If a cop is factually mistaken (but sincerely mistaken, not a liar) in his belief that X is true, and if X would typically constitute grounds for reasonable suspicion (were it to be true, which it isn’t), does the cop have reasonable suspicion?


A cop pulls a driver over because he thinks the driver turned right without signaling. The cop smells something strange, conducts a search, finds a crack pipe, and arrests the driver. Dash cam footage from the cop car is later reviewed, and shows that the driver did in fact use his turn signal properly when turning.

Did the mistaken cop have a "reasonable suspicion", and thus, grounds for pulling the car over? Is the crack pipe admissible as evidence?

A Spicier Example:

A cop thinks he hears a woman screaming from inside a house, repeating the phrase, “Help! They’re stabbing me!”. He calls for backup and has the house surrounded. Officers enter the house and find it completely empty, other than a small meth lab in the basement.

They find no people in the house, no amplification devices, and absolutely nothing capable of producing the sound of a woman screaming for help.

Witnesses who were standing next to the cop are interviewed, and all report that they heard nothing. Digital forensics experts later conclude that the officer’s body cam audio shows no traces of a woman screaming, and that there is no way a normal human ear placed within three feet of the camera would have heard anything other than silence.

There are fingerprints all over the equipment in the lab. They belong to the owner of the house.

Did the cop - provably mistaken in his sincerely held belief that there was a woman screaming for help - have reasonable suspicion that a crime was being committed, and thus, grounds for entering the house, admitting the meth lab into evidence, and arresting the owner?

Would the answer be different if the cop’s medical history was deemed admissible, and it turned out that he was a schizophrenic with a history of hearing voices?

1 Answer 1


A fact cannot by itself constitute reasonable suspicion; the word "reasonable" describes not only the relationship between the fact and the possible existence of a crime, but also the officer's knowledge about the fact. The officer must not only sincerely believe the truth of the facts constituting reasonable suspicion, but must also reasonably believe it.

I do not know whether a hallucinatory experience may be found reasonable for this purpose; I suspect that it would be a matter of dispute at trial. The first example is perhaps more straightforward, as there are probably a few possible explanations for the officer's failure to notice the turn signal. Still, are they reasonable? If the officer could not see the turn signals because something blocked the line of sight, it would not be reasonable for the officer to conclude that the driver had failed to use the signal. Rather, the officer has no evidence one way or the other, and absence of evidence is not evidence of absence.

The question deals in hypotheticals, where we can assume that the officer is sincere. But in a trial, the jury (or judge in a bench trial) cannot do that. They will look at the evidence, including the officer's testimony, and assess the officer's credibility. They will form an opinion about whether the belief was sincere and reasonable before they look at whether the facts, as the officer believed them to be, reasonably indicated that a crime was being committed or was imminent.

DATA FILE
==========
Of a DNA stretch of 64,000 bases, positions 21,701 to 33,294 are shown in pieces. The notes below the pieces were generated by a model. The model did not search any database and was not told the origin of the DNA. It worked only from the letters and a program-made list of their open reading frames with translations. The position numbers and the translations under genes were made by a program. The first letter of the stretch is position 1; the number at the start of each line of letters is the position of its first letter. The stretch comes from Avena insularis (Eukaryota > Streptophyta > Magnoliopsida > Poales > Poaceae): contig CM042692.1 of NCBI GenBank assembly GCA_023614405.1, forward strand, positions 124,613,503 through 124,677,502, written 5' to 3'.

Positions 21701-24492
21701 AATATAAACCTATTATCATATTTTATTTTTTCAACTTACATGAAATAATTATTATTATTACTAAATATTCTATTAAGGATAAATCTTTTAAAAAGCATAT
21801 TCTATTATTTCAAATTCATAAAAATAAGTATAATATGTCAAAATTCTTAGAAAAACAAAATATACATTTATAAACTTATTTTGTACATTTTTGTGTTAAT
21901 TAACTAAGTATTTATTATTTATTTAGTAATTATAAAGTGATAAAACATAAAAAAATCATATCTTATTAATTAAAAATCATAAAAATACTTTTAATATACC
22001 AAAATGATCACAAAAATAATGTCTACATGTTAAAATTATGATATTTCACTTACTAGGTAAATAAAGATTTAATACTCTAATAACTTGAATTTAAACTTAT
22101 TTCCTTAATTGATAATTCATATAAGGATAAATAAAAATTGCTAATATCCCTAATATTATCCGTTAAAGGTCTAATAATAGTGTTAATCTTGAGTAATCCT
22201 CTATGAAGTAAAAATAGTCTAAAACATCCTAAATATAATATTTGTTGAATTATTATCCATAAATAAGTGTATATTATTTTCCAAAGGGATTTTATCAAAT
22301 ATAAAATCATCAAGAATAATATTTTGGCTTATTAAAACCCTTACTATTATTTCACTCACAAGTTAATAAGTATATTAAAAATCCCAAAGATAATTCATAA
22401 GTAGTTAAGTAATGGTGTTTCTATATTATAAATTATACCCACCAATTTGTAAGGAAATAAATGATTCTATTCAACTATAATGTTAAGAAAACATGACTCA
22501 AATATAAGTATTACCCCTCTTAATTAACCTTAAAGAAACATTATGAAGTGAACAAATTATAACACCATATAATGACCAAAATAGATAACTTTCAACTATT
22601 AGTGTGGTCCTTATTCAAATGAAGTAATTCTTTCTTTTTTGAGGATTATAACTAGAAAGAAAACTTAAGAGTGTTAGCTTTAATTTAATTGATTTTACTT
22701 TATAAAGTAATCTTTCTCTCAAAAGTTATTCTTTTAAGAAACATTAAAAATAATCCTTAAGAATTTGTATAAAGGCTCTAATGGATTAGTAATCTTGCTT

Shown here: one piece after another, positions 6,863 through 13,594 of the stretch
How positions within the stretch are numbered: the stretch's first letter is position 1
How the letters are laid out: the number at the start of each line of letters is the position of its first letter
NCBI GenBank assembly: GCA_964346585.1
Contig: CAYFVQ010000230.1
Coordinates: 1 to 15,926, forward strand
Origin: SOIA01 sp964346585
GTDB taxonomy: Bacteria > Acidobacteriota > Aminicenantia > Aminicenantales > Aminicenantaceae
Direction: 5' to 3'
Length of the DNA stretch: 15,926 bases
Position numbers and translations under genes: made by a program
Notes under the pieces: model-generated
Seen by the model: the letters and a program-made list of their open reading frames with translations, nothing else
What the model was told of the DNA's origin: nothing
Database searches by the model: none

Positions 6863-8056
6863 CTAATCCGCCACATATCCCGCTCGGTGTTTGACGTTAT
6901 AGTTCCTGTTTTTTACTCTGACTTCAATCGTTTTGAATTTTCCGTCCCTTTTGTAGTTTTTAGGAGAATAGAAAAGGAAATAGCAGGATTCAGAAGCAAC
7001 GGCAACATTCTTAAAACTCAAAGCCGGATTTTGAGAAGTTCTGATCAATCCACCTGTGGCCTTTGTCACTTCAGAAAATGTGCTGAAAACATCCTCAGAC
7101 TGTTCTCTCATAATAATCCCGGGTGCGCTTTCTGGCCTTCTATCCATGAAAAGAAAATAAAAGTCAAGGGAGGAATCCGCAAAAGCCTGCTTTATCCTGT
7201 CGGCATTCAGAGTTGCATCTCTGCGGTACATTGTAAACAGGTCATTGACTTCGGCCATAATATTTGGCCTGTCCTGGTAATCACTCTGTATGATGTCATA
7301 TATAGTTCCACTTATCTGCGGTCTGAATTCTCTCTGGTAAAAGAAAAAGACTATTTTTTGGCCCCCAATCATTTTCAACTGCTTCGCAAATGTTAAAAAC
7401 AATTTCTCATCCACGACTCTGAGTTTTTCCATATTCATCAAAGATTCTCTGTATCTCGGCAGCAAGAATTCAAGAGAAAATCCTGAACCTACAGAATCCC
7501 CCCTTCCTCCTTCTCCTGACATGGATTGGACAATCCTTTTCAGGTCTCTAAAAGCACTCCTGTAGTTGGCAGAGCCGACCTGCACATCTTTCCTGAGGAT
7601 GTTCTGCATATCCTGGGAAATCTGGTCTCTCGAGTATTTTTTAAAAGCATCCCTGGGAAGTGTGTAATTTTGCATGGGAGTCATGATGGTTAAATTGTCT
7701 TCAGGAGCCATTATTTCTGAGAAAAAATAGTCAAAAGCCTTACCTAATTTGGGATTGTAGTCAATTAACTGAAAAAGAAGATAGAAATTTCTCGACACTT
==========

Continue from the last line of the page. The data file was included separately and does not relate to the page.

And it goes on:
• If the cop's knowledge of the fact is relevant to reasonable suspicion, and the cop must reasonably believe that X... Is there a general legal definition of what it means to say that some subject "S reasonably believes that X"? Is saying "S reasonably believes X" the same as saying "S knows that X")? (Typically in epistemology, a necessary condition of "S knows that X" is that X is true, which would mean that the cop had no knowledge of X, since X is not actually a fact; not-X is a fact). Nov 27, 2021 at 2:07
  • Just to flesh out the hypothetical, suppose that instead of something blocking the officer's line of sight in the turn signal example, it was later demonstrated by expert witnesses that on that particular day, in that place, and at that time, the bright dessert sun would have been hitting the regulation blinker light in a way that would have made it difficult to see when it was blinking - and that the cop testifies that this is indeed the reason for his error. Would these details effect the answer? Nov 27, 2021 at 2:08
  • @user10264746 the general legal approach is the reasonable person hypothetical, taking into account the officer's knowledge and training. Reasonable belief is not the same as knowledge, among other reasons because reasonable belief may be mistaken, whereas, as you note, you can't "know" something that is false. If the officer's vision was obscured by the sun, the question becomes whether the officer should have recognized that and recognized that the failure to perceive the turn signal didn't imply that the driver failed to signal.
    – phoog
    Nov 27, 2021 at 18:18
  • @user10264746 so yes, varying facts such as the weather and the position of the sun will likely affect the outcome, but every case is different. Even if conditions existed that could reasonably explain the officer's failure to see the signal, it never means that the trier of fact will accept that they do explain it. For example, if the officer's story changes over time, the officer's credibility might come into question, and then the trier of fact might find that the claim of reasonable suspicion fails, regardless of the weather or any other fact.
    – phoog
    Nov 27, 2021 at 18:22

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